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This blog is about the fascinating, fun, and challenging things about the English language. I hope to entertain you and to help you with problems or just questions you might have with spelling and usage. I go beyond just stating what is right and what is wrong, and provide some history or some tips to help you remember. Is something puzzling you? Feel free to email me at wordlady.barber@gmail.com.
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Sunday, May 8, 2011

I'll see if I have a vase big enough...

How about giving your mother a grove of trees for Mother's Day? That is what “bouquet” originally meant in French. It came from a Germanic word, bosk, also the ultimate origin of the word “bush”. Although a bouquet was by definition a clump of trees, the French started to say, redundantly, “un bouquet d'arbres” (literally a clump of trees of trees). The English “grove of trees” is similarly redundant, because you can't have a grove of anything else. As a result, the French began to think that bouquet meant a “clump” or “bunch” of any plants, and started to talk about a “bouquet de fleurs” – a bunch of flowers. It came into English in the 1700s, when it was terribly trendy to borrow French words.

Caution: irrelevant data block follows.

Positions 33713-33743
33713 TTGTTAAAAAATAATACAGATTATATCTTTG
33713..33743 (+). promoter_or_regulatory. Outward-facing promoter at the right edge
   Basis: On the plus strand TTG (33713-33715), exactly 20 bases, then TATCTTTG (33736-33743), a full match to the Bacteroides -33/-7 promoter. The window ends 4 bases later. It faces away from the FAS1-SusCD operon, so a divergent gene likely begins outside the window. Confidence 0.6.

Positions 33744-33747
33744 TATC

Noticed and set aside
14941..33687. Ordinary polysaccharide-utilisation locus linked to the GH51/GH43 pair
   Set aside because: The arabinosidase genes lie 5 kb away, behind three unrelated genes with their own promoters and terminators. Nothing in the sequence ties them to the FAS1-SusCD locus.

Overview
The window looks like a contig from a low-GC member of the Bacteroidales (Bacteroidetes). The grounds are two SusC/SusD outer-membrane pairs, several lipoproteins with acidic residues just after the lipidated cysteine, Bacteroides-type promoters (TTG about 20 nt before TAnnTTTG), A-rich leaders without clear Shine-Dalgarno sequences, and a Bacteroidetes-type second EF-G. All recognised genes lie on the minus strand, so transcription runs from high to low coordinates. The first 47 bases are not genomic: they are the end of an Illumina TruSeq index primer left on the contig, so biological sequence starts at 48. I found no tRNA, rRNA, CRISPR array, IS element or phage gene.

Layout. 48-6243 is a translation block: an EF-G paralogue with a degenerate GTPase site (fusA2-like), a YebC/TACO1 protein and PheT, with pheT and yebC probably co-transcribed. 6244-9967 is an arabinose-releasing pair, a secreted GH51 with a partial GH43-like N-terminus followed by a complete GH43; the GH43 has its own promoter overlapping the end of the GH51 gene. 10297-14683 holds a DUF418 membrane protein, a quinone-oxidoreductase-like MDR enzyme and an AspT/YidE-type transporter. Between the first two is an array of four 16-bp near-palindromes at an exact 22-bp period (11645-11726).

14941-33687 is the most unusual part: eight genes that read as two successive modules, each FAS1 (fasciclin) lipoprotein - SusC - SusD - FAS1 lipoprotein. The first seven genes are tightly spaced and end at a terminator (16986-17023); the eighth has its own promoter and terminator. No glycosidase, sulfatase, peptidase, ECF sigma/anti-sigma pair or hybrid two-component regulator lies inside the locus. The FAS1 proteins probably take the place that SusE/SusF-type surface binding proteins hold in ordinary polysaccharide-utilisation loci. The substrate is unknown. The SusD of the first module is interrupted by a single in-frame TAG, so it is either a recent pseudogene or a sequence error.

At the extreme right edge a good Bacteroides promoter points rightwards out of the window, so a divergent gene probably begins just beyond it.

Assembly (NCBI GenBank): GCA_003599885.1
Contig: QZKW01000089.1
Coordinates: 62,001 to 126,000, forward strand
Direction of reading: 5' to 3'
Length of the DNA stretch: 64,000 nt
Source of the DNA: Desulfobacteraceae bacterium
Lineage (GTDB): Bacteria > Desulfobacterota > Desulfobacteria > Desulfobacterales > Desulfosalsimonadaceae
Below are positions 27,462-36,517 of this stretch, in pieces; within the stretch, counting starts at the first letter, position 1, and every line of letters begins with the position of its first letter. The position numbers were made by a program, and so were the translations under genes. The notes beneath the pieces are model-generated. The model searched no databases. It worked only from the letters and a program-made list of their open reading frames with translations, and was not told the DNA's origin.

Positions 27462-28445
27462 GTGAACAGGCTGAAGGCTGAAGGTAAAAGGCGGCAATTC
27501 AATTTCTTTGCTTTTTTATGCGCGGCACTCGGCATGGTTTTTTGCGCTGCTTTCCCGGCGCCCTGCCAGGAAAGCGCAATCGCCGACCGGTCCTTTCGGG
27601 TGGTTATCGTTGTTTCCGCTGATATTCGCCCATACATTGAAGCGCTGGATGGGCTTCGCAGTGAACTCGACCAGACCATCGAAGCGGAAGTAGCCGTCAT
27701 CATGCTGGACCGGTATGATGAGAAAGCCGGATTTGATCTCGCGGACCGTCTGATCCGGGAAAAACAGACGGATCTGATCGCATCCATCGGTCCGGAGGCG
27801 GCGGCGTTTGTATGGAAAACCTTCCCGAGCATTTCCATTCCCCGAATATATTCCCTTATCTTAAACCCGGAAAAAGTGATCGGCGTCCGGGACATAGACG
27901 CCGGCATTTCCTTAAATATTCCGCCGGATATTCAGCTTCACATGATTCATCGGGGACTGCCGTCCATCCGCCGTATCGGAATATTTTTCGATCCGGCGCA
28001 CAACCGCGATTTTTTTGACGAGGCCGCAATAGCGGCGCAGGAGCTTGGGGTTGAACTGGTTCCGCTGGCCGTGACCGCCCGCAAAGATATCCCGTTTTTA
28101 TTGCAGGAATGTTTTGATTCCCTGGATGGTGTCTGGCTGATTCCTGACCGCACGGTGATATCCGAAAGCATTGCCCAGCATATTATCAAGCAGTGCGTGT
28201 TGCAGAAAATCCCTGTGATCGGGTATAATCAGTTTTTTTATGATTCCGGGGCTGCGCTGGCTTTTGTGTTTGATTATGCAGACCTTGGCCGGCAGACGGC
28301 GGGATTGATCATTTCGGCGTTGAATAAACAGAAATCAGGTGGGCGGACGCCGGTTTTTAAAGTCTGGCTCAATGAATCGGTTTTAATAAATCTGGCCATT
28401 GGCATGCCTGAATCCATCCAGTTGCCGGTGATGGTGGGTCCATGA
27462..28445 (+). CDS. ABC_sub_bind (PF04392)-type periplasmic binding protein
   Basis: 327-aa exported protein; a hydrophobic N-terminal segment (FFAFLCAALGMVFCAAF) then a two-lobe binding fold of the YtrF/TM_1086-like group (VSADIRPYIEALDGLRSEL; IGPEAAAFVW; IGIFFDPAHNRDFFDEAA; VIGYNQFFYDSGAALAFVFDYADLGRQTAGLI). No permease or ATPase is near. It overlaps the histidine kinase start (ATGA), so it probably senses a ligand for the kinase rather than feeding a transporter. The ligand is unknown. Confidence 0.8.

1. Hello,

    I wonder if Romanian has "stolen" this from French (or Italian etc.): "boschet" means "bush". On the other hand, we did borrow the word "bouquet" as "buchet". I have never suspected anything about these two words ...

    Anyway, in recent years, when I hear bouquet", I automatically think "Strauss".

    Thank you.

  2. Which led me on a ramble through the OED Online exploring "bosky dell." Thanks, Katherine.


About Me

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Canada's Word Lady, Katherine Barber is an expert on the English language and a frequent guest on radio and television. She was Editor-in-Chief of the Canadian Oxford Dictionary. Her witty and informative talks on the stories behind our words are very popular. Contact her at wordlady.barber@gmail.com to book her for speaking engagements; she can tailor her talks to almost any subject. She is also available as an expert witness for lawsuits.